The concept is flawed because although you can passively achieve very low temperatures in space (eg JWST) this is only at very low energy flows. The only way to practically dissipate heat in space is via radiation and this obeys the Stefan-Boltzmann law that power radiated is proportional to the fourth power of temperature.

You will need to dissipate a great deal of heat which forces your radiators to be massive if you are trying to do this passively.

If you go the active cooling approach it becomes vastly easier to actually do it on earth, it would also be vastly cheaper, especially from a maintenance and upgrade point of view.
To try and put some numbers on what randomly stated, one would have to trade radiator size with power and minimized the amount of heat required at the colder temperatures  (if needed).

To shrink the radiator size, operate at a higher temperature. 
Q= sigma e A (t^4 - Tsink).   so at 10C, the area vs Wt is: (Tsink ==0 for simplicity)
10C:  1 kw   4     10 kW 36   75 kW  269   100 kW 359   1MW 3587  m2
130C          1                9               65                86            861

As a comparison, the ISS power module radiators reject about 6 kW with a peak of 14 kW (eclipse), ~3m x 14m, and weighs 740 kg.

To cool to lower temperatures and reject at a higher temperature, a refrigeration system is needed, which takes power.

Carnot tells us that with a sink temperature of 72F, a refrigeration system needs about 6.7 W/Wt while at -80F, the approximate effective sink temperature in LEO, half that power input, so 3.3 W/Wt.   At 260F, 10 W/Wt.      Perhaps a two phase bus would offer even better mass and power advantages.

Perhaps you can consider adding a data center/overclocked supercomputer and add another HSF leg to the best architecture that features a L2 Gateway and  LEO Zero Boiloff LH2 Depot that includes HSF satellite assembly and servicing at L2 and is not a one legged stool

HSF would be a great asset to service a LEO data center and the depot, but have not seen the economics yet.  Always looking out for a new low cost mission  ;)
« Last Edit: 12/18/2013 11:38 AM by muomega0 »

Offline grondilu

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If cooling processors could be done with radiation only, we'd put them in a large room with black walls.
Space is pretty much literally an astronomically-high hanging fruit.

Offline AlanSE

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If cooling processors could be done with radiation only, we'd put them in a large room with black walls.

You can't passively lower your temperature below that of your environment.  The proposal here is to put the data center in an environment that has a lower temperature than Earth's surface.  A radiator on Earth can't get lower temperatures because its surroundings radiate back to it.

You could make black sheet and point it at the night sky, but there's still air.  This air cools it by convection, which is much more effective than thermal radiation.  Even if you could insulate from that, the air also produces thermal radiation.  There are only a few wavelength "windows" to space in the atmosphere - and thermal radiation is not included.  This is why we have to observe IR from space.  Because of this, there's not even really any theoretical way to access temperatures much lower than ambient on Earth without an active thermal cycle.  Furthermore, actively cooling processors on Earth is fundamentally prohibited from increasing total energy efficiency of computation (including the thermal cycle) because that would violate the 2nd law of thermodynamics.  There still might be reasons to do this, but reducing energy use (by rule) cannot be one of them.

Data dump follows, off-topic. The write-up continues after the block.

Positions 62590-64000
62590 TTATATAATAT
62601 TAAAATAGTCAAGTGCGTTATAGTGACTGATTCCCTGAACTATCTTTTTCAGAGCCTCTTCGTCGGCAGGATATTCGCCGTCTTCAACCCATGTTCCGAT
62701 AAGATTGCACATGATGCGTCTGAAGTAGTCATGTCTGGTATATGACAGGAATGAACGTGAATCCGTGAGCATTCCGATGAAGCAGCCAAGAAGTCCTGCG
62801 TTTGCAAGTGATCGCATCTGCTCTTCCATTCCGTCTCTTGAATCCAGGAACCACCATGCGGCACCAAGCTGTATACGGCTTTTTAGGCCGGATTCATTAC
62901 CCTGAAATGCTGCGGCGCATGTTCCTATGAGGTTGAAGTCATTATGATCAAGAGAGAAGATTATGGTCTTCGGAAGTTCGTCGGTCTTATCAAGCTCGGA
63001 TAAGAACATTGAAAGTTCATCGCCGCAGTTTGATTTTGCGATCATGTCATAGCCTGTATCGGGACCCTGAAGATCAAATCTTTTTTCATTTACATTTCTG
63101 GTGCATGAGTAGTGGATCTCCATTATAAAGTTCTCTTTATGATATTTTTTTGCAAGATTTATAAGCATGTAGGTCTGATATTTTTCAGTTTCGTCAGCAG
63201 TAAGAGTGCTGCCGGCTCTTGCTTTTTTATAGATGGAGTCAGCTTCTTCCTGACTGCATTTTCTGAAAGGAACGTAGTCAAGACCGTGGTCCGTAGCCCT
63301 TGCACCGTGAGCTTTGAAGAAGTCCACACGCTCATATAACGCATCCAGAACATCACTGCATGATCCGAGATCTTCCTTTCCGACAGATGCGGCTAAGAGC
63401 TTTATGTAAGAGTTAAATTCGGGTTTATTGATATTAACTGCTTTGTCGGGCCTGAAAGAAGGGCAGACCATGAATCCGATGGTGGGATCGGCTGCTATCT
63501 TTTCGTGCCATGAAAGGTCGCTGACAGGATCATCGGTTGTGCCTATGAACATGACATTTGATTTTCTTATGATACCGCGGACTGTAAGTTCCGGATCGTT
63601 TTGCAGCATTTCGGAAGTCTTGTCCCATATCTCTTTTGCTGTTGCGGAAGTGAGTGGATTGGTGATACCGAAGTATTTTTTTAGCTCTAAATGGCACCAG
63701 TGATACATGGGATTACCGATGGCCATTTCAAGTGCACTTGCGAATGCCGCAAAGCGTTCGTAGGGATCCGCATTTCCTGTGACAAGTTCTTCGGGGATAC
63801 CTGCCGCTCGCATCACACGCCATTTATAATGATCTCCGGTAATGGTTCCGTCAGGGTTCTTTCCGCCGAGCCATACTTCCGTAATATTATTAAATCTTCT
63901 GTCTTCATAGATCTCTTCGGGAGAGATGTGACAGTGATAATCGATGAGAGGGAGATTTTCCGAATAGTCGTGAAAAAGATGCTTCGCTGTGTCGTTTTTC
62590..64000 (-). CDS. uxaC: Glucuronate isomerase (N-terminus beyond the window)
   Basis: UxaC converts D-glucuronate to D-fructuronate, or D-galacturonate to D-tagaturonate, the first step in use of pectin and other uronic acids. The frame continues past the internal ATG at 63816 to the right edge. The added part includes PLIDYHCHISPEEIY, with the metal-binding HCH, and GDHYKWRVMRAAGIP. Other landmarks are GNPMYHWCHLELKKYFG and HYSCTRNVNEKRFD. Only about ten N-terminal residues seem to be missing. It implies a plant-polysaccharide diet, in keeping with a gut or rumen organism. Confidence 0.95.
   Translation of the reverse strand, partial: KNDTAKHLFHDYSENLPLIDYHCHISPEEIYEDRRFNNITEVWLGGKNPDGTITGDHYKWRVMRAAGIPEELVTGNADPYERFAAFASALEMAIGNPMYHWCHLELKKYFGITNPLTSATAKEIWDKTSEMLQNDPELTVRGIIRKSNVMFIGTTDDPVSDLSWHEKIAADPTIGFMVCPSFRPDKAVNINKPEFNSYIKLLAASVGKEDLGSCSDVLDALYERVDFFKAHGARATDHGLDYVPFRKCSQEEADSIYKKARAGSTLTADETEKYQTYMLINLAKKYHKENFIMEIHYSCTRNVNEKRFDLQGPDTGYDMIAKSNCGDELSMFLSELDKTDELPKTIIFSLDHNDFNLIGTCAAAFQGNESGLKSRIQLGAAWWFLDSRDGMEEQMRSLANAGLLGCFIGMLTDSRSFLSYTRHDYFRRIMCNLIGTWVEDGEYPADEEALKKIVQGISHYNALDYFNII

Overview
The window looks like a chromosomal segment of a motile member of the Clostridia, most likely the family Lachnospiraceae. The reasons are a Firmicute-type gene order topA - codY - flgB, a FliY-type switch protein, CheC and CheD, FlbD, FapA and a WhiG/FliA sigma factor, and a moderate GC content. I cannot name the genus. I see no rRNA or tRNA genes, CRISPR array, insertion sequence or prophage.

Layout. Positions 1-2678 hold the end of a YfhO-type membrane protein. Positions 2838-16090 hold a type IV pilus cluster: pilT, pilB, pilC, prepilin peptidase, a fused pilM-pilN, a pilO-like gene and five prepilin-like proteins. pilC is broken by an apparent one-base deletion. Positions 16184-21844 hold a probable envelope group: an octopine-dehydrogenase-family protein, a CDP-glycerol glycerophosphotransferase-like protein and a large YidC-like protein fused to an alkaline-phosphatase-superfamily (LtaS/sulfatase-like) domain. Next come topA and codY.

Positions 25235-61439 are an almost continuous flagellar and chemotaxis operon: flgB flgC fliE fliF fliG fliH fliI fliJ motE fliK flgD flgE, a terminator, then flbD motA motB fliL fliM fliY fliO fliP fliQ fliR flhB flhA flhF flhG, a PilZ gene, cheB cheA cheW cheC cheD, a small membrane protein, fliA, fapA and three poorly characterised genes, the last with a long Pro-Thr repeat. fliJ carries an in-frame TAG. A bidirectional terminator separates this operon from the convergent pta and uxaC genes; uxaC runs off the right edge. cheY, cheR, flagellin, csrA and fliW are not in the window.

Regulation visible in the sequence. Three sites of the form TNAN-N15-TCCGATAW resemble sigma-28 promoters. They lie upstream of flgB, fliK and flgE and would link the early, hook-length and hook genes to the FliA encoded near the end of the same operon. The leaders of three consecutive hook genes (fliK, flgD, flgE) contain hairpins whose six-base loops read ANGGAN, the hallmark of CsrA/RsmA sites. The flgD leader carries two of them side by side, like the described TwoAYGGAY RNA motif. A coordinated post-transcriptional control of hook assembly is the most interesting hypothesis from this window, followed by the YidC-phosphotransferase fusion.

Even in space, the equilibrium blackbody temperature by something in LEO influenced only by Earth is something like -30 degrees C.  That's why even a "bare" radiator couldn't do what I've described.
« Last Edit: 12/19/2013 03:22 PM by AlanSE »

Offline grondilu

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You can't passively lower your temperature below that of your environment.  The proposal here is to put the data center in an environment that has a lower temperature than Earth's surface.  A radiator on Earth can't get lower temperatures because its surroundings radiate back to it

Sorry I ddin't get your point exactly.  I've just rred the thread more carefully and I understand now that you want the chips to operate at low temperature because then they will consume less energy that may be easier to radiate away.

But then, as randomly pointed out, the fourth power of the Stefan-Boltzman law kills you. 
« Last Edit: 12/19/2013 05:53 PM by grondilu »
Space is pretty much literally an astronomically-high hanging fruit.

Offline cordwainer

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The economics of getting all the requisite hardware in space for such a data center costs more than cryogenically cooling the same data center here on  Earth. Plenty of GIG's and supercomputers pay for cryogenic cooling Earthside. I don't see the benefit of putting a data center in space unless you are doing it for other reasons, like security and pre-processing of information for dedicated cellular links to individual users.(As in the case of portable satellite radio, tv and internet broadcast stations.)